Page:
+Scott Watson

Tuesday, 13 April 2010

The Customer Satisfaction Journey - Forget Customer Service

As a birthday gift for my wife I rather stupidly purchased tickets for her and a friend to enjoy a music concert. Well, 'enjoy' might not be the most appropriate term as the event was with Whitney Houston!

So, bearing in mind the health challenges she has experienced in the past, together with pretty awful concert reviews in Australia and 'fans' leaving the concert early as they viewed her performance as below par, I should have guessed that her UK gigs would be at least postponed if not completely cancelled.

24 hours prior to the scheduled concert, it was indeed announced that the concert was cancelled. Apparently, Whitney had a sore throat. No problem, apart from me having to come up with an unscheduled Plan B - how to fill the void left by the cancelled concert.

Aha, a nice meal in a nice restaurant in Leeds. I chose Gaucho, an Argentinian steak house. And, a rather good choice it was too if you look at the experience the company provided for my wife and myself, even before we arrived. Here's how it went.

I call to enquire about a reservation. But rather than delivering the usual 'So that's a table for two at 7.15pm tomorrow', I was on the receiving end of something pretty special. 'Are you visiting to celebrate any special occasion?' was the wonderful question Amy, the rather helpful and exceedingly professional employee asked me. 'Yes, it's my wife's birthday and as Whitney Houston isn't well, bringing her to Gaucho is my Plan B'.

Now, many restaurant staff would finish the call with a standard 'We look forward to seeing you tomorrow', but not Amy. Oh no, she led seamlessly into evolving the customer experience, and quite understandably, generating potential additional income for Gaucho too. And I'm absolutely ok with this if I'm enjoying the experience.

'So may I make a recommendation?' she asked. 'Of course' was my response. She then proceeded to recommend that upon our arrival we should enjoy a birthday cocktail in the bar as a surprise for my wife. She would think up something - after all, it was a pretty safe bet she would satisfy my wife's tastes as she asked me what kinds of drinks my wife enjoys most. Cool or what? 'And how about if you both have a dessert, I can arrange for a small lit candle to be placed in your wife's dessert as a birthday wish.' ABSOLUTELY!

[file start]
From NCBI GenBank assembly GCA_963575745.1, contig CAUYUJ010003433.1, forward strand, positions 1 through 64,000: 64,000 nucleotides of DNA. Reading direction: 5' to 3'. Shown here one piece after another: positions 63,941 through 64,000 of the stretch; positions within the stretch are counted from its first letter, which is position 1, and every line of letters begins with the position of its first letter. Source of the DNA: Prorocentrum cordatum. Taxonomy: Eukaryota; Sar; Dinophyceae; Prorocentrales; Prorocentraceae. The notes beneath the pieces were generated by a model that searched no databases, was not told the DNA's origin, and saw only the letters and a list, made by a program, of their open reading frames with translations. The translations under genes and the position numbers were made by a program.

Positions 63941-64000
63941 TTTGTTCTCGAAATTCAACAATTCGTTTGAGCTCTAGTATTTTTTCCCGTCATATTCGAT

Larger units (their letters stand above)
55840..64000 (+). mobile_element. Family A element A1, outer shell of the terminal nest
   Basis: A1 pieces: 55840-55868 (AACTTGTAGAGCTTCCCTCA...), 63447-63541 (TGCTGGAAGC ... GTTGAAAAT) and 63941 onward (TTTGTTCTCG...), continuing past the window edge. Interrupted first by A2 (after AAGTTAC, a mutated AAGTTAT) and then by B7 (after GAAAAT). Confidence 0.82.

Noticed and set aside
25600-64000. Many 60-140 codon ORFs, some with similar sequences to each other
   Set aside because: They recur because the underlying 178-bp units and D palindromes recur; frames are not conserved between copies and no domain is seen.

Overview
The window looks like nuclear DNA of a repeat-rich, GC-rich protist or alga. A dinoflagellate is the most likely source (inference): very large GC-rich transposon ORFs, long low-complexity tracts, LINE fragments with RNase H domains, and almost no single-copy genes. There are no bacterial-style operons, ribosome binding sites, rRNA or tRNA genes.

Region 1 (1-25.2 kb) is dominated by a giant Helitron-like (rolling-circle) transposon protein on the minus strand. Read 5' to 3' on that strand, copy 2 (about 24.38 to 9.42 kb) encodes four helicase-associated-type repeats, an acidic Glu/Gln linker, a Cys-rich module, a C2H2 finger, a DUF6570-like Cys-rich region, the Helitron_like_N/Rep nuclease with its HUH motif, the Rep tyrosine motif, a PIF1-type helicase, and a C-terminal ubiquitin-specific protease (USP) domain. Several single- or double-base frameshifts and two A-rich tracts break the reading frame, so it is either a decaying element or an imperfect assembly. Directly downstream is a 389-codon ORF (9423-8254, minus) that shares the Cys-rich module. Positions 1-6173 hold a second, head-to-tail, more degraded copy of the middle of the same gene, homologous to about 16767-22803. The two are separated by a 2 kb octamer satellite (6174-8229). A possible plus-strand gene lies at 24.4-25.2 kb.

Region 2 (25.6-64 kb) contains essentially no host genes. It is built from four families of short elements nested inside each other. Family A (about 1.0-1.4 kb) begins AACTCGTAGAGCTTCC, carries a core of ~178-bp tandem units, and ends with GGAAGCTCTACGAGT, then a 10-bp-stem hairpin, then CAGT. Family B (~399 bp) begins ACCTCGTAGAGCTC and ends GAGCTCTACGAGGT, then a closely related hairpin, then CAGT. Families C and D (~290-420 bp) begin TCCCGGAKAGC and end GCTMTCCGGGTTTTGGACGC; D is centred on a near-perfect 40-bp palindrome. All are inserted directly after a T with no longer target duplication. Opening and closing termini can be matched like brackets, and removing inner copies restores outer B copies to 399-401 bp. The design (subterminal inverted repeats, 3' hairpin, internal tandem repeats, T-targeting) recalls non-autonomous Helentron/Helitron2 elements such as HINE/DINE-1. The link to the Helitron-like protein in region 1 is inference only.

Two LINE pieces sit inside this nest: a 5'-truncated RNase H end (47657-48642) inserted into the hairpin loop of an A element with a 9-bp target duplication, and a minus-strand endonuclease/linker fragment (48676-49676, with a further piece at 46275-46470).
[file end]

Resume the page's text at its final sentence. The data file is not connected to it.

And this is all prior to our visit. On the night, the cocktails did indeed arrive. Gorgeous they were too. And mine was alcohol free as I was driving. Aren't they two words which if you just change their order, the night takes a very different turn? 'Alcohol free' versus 'Free alcohol'!

At our table, the waiter introduced himself, gave us a few minutes to explore the menu and then - with a heavy wooden board in hand, and at least 8 pieces of meat on it, proceeded to explain in brief but fine detail, the different cuts and types of meat, their recommended cooking style and the different textures the meat had. And I thought up til then that meat - was meat!

The food was outstanding, the friendly, professional and subtle service was first-class. The wine that my wife enjoyed was refreshing, as was the small card she was given by Amy as we retreated to the bar for post-dinner drinks. The card contained details of the wine, a description 'acidic, aromatic, with hints of pineapple', the vintage 2008/9, the grape variety and altitude at which the grapes were grown as well as the region.

Now, neither you nor I would likely need or use this information. But, it was a little bonus which helped our evening be even more enjoyable. I never comply with restaurants which include 'for your convenience' at set gratuity, which is usually between 10% and 15% of the total bill value. My thoughts are 'If you've earned it, you're welcome to it'. But so many cafe's and restaurants just don't earn it. They rely on blind compliance from customers to just accept this fee as part of the transaction. Thankfully, there was the option to leave a gratuity either with the waiter who served us so well or on the total bill, which we did.

Have a think, do you focus on delivering customer service - what you think the customers want or indeed, what you want to deliver to customers. Or, do you focus on delivering customer satisfaction - making the whole experience something the customer will enjoy, value and talk about to others? The difference between customer service and customer satisfaction can have a significant impact on bottom line financial performance and your ability to retain existing and attract, new customers to your organisation. Perhaps now is a good time to take a lesson from Gaucho?

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